Those with the greatest acetaminophen burden had a 286% higher risk for ADHD and a 362% higher risk for ASD. As noted by the authors, their findings “support previous studies regarding the association between prenatal and perinatal acetaminophen exposure and childhood neurodevelopmental risk.”
A 2016 Spanish investigation published in the International Journal of Epidemiology also found children whose mothers used acetaminophen during pregnancy were 41% more likely to present with ADHD symptoms at age 5 while boys were also more likely to have ASD.
A 2017 study even claims “The use of acetaminophen in babies and young children may be much more strongly associated with autism than its use during pregnancy, perhaps because of well-known deficiencies in the metabolic breakdown of pharmaceuticals during early development.”
Environmental toxins contribute to autism
A combination of factors is likely at play in the development of this complex disorder. In addition to vaccines and glyphosate, other environmental exposures potentially linked to autism include:
- Phthalates, high-production volume chemicals used frequently as plasticizers in polyvinyl chloride (PVC) and other plastics; in 2009, a link was found between exposure to PVC flooring, which is a source of airborne phthalates indoors, and autism.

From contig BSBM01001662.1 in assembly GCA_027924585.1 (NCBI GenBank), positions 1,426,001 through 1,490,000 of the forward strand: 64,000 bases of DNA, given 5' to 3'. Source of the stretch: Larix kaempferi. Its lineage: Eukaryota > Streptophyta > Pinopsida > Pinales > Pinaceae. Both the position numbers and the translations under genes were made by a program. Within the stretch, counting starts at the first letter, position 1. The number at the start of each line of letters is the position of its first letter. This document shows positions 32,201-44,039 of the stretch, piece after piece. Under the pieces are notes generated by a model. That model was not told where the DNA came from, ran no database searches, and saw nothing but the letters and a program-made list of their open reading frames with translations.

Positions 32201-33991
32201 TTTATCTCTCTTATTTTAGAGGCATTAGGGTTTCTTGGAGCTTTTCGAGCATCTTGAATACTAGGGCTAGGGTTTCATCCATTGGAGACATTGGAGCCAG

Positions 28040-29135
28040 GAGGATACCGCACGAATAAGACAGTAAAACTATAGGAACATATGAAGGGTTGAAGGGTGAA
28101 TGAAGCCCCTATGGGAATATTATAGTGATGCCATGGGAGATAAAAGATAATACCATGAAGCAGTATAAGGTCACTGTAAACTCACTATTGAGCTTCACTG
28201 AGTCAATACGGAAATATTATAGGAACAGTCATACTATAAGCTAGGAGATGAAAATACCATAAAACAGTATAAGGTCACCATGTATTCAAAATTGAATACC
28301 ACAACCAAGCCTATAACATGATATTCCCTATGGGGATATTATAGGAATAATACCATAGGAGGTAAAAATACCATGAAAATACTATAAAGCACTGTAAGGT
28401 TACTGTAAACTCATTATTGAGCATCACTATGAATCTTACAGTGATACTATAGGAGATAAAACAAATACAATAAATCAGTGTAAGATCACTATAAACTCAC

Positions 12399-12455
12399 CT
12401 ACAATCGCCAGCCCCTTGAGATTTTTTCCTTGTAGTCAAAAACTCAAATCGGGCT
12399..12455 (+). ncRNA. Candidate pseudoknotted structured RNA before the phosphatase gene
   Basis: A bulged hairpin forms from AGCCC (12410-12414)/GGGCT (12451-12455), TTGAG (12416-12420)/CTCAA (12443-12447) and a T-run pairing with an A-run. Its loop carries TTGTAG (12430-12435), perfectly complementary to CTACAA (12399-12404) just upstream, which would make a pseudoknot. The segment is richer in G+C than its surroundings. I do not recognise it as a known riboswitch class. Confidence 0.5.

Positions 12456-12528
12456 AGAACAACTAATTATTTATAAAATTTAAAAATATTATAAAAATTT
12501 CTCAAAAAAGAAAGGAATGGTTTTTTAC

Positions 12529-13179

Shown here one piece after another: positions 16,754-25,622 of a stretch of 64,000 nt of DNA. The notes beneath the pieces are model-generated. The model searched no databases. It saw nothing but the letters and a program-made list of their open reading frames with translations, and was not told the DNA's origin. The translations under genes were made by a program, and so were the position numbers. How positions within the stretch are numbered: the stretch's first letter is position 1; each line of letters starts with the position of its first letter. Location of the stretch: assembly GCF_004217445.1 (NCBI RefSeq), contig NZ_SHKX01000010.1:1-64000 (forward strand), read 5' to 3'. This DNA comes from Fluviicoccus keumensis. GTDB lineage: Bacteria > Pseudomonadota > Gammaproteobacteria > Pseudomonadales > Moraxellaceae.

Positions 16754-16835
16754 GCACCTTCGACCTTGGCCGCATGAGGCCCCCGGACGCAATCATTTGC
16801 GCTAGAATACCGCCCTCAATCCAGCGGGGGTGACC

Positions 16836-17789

- Air pollution; for each per interquartile range increase in prenatal exposure to ozone and particulate matter air pollution, autism risk increased by 12% to 15%.
Unfortunately, even as it becomes clear that environmental factors likely play a role in autism, not enough is being done to uncover what those factors are and bring awareness to autism as an “environmentally induced illness.”
Many, like Dr. Marc Siegel at the New York University Grossman School of Medicine, continue to blame the rise in autism diagnoses on parents being more aware of autism signs in their children, but even he acknowledged, “there’s also probably something that women are exposed to in the womb that we don’t yet know about that could be causing it.”
But as noted by Kim Rossi, managing editor of Age of Autism:
“Autism numbers continue to rise unabated. But no one is really concerned … Notice how Siegel alludes to ‘something women are exposed to in the womb’ which is ‘probably’ also a factor. After thirty years of exploding autism statistics, we’re still totally uninterested in what that ‘something’ might be.”
Originally published by Mercola.